“We cannot stand idly by as Ireland’s seafood industry dies while the sector flourishes in other EU and non-EU states. The time to act is now.”
At just €1.3bn, the value of the entire Irish seafood sector is lower than the consolidated turnover of just one large Dutch seafood business at €1.4bn. That’s according to the chief executive of the Irish Fish Producers Organisation (IFPO), Aodh O Donnell.
O Donnell says the latest BIM figures show how badly Irish catches have fallen and says the seafood sector here is at a crossroads. “Non-EU member Norway has a similar population to Ireland but enjoys seafood exports 20 times greater than us. We are being starved of access to our own marine resources. It’s time for the Irish Government and the EU to change this and deliver for Ireland’s seafood sector.”
“Some Non-EU Coastal States in Western Europe are taking advantage of the flawed negotiation process and fishing an unfair share of pelagic species like Mackerel and Blue Whiting” claims O Donnell. The Coastal States include Norway, the Faroe Islands, Iceland, Greenland and – since Brexit – the UK. O Donnell says Norway and the Faroes have a record of “setting themselves inflated unilateral quotas in non-compliance with scientific advice. This seriously threatens the health of these economically critical stocks.”
“These Coastal States enter negotiations with the EU every year, but the flawed system allows them to avoid committing to any sharing agreements. For example, the mackerel coastal sharing consultations have again failed to deliver by the March target date. This suits Norway, Faroe Islands, and Iceland, because they are not bound by any multilateral agreed measures at the Coastal States. They are then free to fix quotas unilaterally at whatever level their industry wants.”
“Norway, in particular, refuses to allow the Coastal States process to come in under the North East Atlantic Fisheries Organisation (NEAFC), which is based in London. Within NEAFC, agreements would be bound by more stringent rules and rights. More crucially, they would also be bound by the obligations and potential sanctions of a Regional Fisheries Management Organisation. “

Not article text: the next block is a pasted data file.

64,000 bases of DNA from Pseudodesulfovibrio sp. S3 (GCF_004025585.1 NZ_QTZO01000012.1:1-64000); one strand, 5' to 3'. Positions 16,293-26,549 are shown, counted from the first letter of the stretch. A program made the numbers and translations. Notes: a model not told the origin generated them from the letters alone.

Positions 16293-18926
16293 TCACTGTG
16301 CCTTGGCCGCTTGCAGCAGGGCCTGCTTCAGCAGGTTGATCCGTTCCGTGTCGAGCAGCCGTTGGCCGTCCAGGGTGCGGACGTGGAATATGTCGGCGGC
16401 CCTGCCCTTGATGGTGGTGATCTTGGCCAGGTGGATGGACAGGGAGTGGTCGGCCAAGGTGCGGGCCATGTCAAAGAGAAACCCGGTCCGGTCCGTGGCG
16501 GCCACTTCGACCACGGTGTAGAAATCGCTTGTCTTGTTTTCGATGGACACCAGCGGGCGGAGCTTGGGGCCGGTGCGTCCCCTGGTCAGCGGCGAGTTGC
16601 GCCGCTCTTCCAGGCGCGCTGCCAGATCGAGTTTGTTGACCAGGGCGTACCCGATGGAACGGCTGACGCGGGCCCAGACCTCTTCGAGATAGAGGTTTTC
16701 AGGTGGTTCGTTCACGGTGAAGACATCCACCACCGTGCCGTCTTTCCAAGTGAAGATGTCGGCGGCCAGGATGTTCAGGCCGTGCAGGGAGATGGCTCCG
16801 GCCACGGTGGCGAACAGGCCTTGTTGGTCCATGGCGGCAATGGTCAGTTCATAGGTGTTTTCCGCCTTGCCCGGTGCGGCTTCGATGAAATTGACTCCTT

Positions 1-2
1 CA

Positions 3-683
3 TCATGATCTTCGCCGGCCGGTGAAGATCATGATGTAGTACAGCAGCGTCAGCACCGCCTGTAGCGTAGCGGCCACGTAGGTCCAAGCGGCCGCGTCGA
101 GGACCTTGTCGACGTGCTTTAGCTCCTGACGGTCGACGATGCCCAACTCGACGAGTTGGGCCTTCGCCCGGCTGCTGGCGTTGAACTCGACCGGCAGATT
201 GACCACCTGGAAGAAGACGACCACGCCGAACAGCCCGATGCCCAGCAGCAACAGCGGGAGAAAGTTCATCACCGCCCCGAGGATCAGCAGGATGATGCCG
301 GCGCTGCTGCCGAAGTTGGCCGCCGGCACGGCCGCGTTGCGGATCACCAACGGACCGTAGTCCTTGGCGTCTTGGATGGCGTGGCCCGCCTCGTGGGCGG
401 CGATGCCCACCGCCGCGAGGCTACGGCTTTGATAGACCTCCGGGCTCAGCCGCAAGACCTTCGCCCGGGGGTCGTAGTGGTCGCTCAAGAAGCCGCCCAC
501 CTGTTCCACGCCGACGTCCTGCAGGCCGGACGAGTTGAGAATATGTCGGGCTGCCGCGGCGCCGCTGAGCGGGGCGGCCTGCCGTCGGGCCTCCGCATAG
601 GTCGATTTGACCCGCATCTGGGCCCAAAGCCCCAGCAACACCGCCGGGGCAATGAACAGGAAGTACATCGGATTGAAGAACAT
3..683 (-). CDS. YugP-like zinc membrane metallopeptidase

“Equally guilty in this respect is Faroe Islands. Worse still, the Russian Federation’s fisheries in the North East Atlantic still appears to be protected and encouraged by Norway in all Coastal States consultations.”
O Donnell says it’s time for the EU to act more forcefully in these negotiations to protect the interests of member states like Ireland. “The EU has an impressive Coastal States negotiating team, but they need a stronger political mandate to achieve a better outcome for EU members. In addition, the process needs a more sustained focus and earlier copper fastening on all three separate strands: TAC Setting, Sharing Arrangements, and Access.”
“Blue whiting remains the major currency and bargaining chip in negotiations with Norway. Uniquely, Norway needs to access the EU/Irish EEZ to catch their enormous Blue Whiting quota because it is now denied access to the UK waters. Norway’s catches are mainly taken in the Irish EEZ with a total share reported catches exceeding 25 %. At the same time, Ireland’s catch share of blue whiting in our own EEZ is just 3 %. This is ridiculously low given that the stock spawns primarily in waters to the West of Ireland.”
O Donnell says the IFPO is of the firm view that the EU should make any access to its waters for mackerel and blue whiting conditional on quota sharing arrangements with Coastal States. The EU should make clear in those discussions that the Commission will not agree “mutual access” on blue whiting to Norway, until Norway agrees a quota sharing arrangement for all pelagic stocks.
This access to the Irish EEZ must be conditional on agreement that ensures that unilateral quotas are not set for any pelagic species. Access to the 200-mile EEZ for Blue Whiting must be conditional on overall sharing agreements and delivering a meaningful distribution to Irish fishermen. “We cannot stand idly by as Ireland’s seafood industry dies while the sector flourishes in other EU and non-EU states. The time to act is now.”